Optimism is out the window again today, with this morning's release of the February
Consumer Confidence Index
falling to its lowest level in four years.
along with a weaker-than-expected
durable goods order have helped bring down the major indices today.
Nasdaq Composite Index has acted like a stubborn child all day, not budging from its stance in the downside. The
Dow Jones Industrial Average, meanwhile, was unwilling to commit to either side, but lately was also in the red.
Yesterday, the market saw hefty gains in the Dow and the Comp after both had been battered last week. The Comp lately was wiping out all gains it made Monday.
There wasn't much company news out to really get the market moving today, so investors and traders were putting all their attention on the aforementioned economic news, which was driving them to spend this
Shrove Tuesday praying to see the
Federal Reserve jump in with an intermeeting interest rate cut.
The Consumer Confidence Index fell to 106.8 in February from 115.7 in January, its fifth consecutive decline. Conference Board officials did not characterize the figure as indicative of recession, but rather of a severe economic downturn.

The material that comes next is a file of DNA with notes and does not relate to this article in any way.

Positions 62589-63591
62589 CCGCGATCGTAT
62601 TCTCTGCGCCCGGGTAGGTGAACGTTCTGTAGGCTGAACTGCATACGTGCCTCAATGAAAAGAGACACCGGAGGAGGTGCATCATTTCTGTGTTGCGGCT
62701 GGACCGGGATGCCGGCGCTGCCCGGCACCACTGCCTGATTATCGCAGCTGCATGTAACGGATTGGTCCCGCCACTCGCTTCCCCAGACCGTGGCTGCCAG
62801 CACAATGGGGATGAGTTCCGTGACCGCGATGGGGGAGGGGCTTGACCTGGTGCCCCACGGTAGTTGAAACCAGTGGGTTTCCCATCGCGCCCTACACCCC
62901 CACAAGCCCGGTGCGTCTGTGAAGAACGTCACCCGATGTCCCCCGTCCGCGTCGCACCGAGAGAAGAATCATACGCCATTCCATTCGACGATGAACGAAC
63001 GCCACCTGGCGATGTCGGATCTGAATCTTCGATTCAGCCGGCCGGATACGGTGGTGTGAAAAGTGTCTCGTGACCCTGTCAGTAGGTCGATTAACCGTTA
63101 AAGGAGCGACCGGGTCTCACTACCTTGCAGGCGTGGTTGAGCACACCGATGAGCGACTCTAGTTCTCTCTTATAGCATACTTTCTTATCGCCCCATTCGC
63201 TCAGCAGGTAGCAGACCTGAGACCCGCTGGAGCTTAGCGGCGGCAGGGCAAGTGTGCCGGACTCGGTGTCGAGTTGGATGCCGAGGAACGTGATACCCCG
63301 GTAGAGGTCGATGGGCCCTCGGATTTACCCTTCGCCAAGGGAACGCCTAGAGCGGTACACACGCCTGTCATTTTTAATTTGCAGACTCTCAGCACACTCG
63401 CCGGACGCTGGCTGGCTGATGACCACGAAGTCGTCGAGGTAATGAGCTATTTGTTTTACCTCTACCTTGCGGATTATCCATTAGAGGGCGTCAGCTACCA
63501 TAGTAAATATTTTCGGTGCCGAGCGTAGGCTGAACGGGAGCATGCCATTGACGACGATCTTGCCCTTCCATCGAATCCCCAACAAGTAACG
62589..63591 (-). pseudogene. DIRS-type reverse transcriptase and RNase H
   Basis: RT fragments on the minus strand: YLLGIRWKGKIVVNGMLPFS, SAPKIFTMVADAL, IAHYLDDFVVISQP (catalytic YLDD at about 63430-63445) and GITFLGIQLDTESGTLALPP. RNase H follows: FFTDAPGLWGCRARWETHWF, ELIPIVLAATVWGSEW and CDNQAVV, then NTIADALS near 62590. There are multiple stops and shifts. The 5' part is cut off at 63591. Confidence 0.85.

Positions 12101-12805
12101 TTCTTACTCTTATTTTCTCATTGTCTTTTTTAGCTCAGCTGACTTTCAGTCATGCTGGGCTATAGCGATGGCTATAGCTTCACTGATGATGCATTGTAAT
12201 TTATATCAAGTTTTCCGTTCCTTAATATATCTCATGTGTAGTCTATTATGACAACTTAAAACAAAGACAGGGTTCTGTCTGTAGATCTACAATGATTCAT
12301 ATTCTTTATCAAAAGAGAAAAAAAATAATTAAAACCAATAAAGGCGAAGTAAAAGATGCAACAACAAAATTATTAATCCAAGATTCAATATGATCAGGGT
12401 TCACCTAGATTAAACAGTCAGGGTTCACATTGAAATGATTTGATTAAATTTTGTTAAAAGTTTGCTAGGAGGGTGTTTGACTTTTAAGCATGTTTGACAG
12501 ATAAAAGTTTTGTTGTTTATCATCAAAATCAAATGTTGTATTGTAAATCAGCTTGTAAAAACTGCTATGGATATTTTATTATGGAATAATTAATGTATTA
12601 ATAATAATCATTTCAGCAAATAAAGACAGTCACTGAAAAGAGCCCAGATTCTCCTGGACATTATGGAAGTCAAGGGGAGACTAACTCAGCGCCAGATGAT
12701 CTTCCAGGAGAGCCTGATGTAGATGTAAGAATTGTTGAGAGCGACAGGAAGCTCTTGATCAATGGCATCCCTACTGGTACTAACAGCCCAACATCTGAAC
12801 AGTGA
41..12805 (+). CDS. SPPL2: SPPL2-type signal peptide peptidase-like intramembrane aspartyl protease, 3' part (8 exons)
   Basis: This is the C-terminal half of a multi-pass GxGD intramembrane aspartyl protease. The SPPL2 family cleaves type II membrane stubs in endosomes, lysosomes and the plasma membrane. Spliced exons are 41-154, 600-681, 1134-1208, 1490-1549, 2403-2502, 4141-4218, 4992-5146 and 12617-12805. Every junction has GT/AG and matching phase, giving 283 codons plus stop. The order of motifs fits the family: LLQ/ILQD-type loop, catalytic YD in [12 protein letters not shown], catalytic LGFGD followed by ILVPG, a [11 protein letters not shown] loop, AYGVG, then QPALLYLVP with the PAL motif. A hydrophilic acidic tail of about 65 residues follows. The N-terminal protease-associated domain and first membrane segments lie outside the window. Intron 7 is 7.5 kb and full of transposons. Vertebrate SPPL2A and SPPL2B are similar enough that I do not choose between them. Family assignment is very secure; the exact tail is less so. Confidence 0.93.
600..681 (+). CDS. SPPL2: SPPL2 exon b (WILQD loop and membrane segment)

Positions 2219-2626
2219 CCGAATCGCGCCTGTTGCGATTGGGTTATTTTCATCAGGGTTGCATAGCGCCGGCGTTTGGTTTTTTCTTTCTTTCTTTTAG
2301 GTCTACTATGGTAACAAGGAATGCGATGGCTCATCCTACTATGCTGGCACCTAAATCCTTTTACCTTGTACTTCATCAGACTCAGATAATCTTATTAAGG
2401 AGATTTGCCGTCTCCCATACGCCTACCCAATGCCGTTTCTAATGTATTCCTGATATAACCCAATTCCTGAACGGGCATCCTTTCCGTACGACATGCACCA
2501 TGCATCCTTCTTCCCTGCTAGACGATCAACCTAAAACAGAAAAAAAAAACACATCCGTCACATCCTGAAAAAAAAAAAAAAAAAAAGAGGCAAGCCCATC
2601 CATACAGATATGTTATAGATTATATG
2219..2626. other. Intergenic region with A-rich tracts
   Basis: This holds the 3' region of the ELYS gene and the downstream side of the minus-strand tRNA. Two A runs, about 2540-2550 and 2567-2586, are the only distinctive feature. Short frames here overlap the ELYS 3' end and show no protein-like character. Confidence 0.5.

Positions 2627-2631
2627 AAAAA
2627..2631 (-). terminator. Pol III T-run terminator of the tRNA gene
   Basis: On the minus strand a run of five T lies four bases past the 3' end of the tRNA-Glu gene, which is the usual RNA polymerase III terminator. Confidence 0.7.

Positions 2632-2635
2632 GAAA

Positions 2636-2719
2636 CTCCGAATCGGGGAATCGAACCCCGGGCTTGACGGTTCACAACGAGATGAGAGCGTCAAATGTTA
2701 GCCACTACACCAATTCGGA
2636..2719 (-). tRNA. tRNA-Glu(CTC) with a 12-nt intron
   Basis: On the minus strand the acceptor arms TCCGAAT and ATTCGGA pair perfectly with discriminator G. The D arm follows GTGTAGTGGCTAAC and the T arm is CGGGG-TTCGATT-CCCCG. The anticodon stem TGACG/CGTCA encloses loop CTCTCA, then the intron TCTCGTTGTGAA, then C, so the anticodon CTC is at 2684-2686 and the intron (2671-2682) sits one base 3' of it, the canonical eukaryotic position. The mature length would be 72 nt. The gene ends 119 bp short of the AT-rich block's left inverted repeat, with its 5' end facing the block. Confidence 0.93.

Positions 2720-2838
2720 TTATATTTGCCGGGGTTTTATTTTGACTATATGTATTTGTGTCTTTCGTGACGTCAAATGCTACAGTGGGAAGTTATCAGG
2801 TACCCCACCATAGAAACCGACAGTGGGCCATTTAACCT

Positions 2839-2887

On the durable goods order side, excluding the volatility in transportation orders, today's figure was about as weak as expected, meaning the underlying trend in manufacturing is still poor. Durable goods orders dropped 6% in January on a seasonally adjusted basis.
Obviously, neither piece of news was able to help out tech, which continued the suffering that was started earlier this month.
Business-to-business software makers were especially under pressure.
, down 19.5% to $28.56, was singled out after its customer
blamed software problems as well as too much inventory and order delays for missing third-quarter estimates. Nike was dropping 20.3% to $39.02.
It wasn't i2's day, which saw its earnings estimates cut by Goldman Sachs. Also, on Goldman's chopping block were software leaders
. Of those cut, only Microsoft was in the positive, up 0.1% to $59.69.
Bank of America
also got out the shears on a slew of software issues, including i2 as well as
. Siebel was down 11.7% to $42.88 and SAP was off 0.9% to $39.20.
The two firms made the cuts because of the slowing economy and the continued weakness in tech spending.
Other sectors were hurting today, with networkers
, and communication chipmakers
Applied Micro Circuits
, all hitting 52-week lows today.
The Dow lately was about split evenly between those in the positive and those in the negative.
were the biggest detractors, while defensive
was smoking, nearing a 52-week high. It was 3.8% higher to $48.26.
Yep, Philip Morris was fighting the good fight for the Dow, but also it and its cronies were pushing up the
American Stock Exchange Tobacco Index
Investors were jumping into insurance, with the
S&P Insurance Index
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Investors were looking at bonds to store their cash. The long-bonds were the place to be for big gains today, as the 10-year Treasury gained 22/32 to 100 12/32 with a yield of 4.952%. Both the 5-year and 30-year had big gains, too, while the shorter maturities suffered.
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